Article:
Owe nothing to anyone except to love one another, for he who loves his neighbor has fulfilled the law.  For this, “You shall not commit adultery, You shall not murder, You shall not steal, You shall not covet,” and if there is any other commandment, it is summed up in this saying, “You shall love your neighbor as yourself.”  Love does no wrong to a neighbor; love therefore is the fulfillment of the law.


But does any conservative Christian seriously believe that the specific commands against stealing, adultery, or murder have been abolished?  Why does the principle of love abolish the Sabbath, but not the laws against coveting or idolatry?  Here Paul was merely summarizing in the shortest possible form (similar to how a bumper sticker’s slogan sums up a political or religious viewpoint) the overall principle of the law:  We are to show love to our neighbor and God.  But just as reading a book review doesn’t eliminate the need to read the book it describes if one wishes to know it in depth, the principle of love doesn’t abolish the specific points in the law.  The law defines love so that human beings don’t go around cooking up their own definitions of “love” to suit their own convenience or desires.  It still must have specific points that express God’s will for guiding our actions and thoughts, or else we’re left on our own to invent definitions of “love.”  After all, as already mentioned above, couldn’t a ‘60’s hippie, given his or her value system, plausibly define “love” to include fornication and/or adultery?  Furthermore, notice that the law quoted in v. 9, the second of the two Great Commandments, “You shall love your neighbor as yourself,” is actually a quote from Leviticus 19:18.  How does citing from the law abolish the law?  When Jesus Himself quoted the two Great Commandments (Matt. 22:37-40), He obviously wasn’t abolishing any specific points of the Old Testament law by merely commenting on them.  Likewise, Paul’s citation of these laws in Rom. 13 shows that he believed that they were still in force.  After all, would he cite the Tenth Commandment (against coveting) in Rom. 7:7 only to abolish it six chapters later?  The mere fact anti-Sabbatarians will desperately seize upon a mere summarization of the law as a way to abolish its specific points shows how desperate they are to rush off to work, the store, or the game on the seventh day of the week.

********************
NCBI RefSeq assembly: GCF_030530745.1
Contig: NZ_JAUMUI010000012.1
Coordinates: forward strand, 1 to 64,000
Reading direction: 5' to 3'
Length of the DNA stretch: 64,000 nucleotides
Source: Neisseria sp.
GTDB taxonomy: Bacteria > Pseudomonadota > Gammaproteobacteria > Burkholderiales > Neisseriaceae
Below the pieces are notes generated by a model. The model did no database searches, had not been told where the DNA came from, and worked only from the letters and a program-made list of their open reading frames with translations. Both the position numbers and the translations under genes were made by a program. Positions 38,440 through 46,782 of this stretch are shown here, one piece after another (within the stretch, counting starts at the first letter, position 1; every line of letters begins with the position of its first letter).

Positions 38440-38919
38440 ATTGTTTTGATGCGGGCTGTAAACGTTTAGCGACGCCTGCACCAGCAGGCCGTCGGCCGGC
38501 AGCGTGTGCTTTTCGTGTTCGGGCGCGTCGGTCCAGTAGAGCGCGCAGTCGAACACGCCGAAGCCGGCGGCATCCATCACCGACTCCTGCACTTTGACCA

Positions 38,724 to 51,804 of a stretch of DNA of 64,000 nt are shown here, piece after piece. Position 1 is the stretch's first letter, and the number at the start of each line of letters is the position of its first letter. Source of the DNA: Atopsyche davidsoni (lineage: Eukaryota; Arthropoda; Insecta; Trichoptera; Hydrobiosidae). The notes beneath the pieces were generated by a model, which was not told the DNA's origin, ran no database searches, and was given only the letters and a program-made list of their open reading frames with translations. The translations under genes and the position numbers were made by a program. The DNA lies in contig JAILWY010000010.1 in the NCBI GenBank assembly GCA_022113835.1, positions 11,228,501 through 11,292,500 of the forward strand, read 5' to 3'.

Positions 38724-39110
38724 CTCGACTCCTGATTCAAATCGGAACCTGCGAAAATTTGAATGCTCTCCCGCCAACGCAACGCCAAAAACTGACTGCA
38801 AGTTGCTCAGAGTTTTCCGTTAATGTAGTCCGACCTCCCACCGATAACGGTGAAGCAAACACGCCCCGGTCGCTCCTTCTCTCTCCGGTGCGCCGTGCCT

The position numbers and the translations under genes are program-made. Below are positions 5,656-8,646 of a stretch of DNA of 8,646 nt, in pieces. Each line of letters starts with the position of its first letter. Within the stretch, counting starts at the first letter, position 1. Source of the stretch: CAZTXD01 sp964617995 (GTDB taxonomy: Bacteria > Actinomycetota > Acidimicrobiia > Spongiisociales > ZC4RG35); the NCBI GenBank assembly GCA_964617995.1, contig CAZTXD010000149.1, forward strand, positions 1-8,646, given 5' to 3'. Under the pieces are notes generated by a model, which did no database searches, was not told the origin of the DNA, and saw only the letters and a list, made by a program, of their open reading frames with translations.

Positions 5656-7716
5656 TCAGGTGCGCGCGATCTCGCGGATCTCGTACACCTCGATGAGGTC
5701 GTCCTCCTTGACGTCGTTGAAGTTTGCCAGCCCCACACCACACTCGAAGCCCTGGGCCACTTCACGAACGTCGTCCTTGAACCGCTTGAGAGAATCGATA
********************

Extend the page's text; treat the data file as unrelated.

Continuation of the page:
“Acts 15 proves that the Old Testament law was abolished for Christians.”  It’s commonly argued that the Jerusalem conference in Acts 15 abolished not just circumcision for gentiles, but the entire Old Testament law.  Advocates of this position will cite Acts 15:5, which mentions what some of the Pharisees who became Christians said concerning having the gentiles circumcised:  “It is necessary to circumcise them, and to direct them to observe the Law of Moses.”  Hence, when the Council decided to set aside circumcision, it’s said that it also set aside the entire Old Testament law code.  The Greek of v. 5, however, indicates this interpretation is unwarranted:  It’s a periphrastic construction, or an intentional roundabout way to say something, which the “and” between the second and third verbs (“direct” and “observe”) strongly suggests.  But even if the linguistic issues are discounted, does anyone plausibly think that the conference in Acts 15 not only abolished the four laws that the anti-Sabbatarians hate (the Sabbath, the Holy Days, tithing, and clean/unclean meat), but the laws against murder, adultery, coveting, idolatry, or theft?   Were the two Great Commandments, which Jesus quoted with approval, trashed as well?  Once again, the anti-Sabbatarians overshoot their mark, since their argument disposes of much too much.  Furthermore, if the entire Law of Moses was obliterated, why are these four laws from the Old Testament singled out as being in force?:  “It seemed good to the Holy Spirit and to us to lay upon you no greater burden than these essentials:  that you abstain from things sacrificed to idols and from blood and from things strangled and from fornication; if you keep yourselves free from such things, you will do well” (Acts 15:28-29).  If Jesus’ death annihilated the entire “Law of Moses” or the entire “Old Covenant,” then why are these four laws retained?  The mere fact that they still exist proves that the Old Testament law wasn’t completely abolished!  Furthermore, when the apostle James announces the final decision of the Council, if he meant to nullify the authority of Moses, why does he say (Acts 15:21):  “For Moses from ancient generations has in every city those who preach him, since he is read in the synagogues every Sabbath”?  Why cite Moses as an authority when you’ve just destroyed his authority?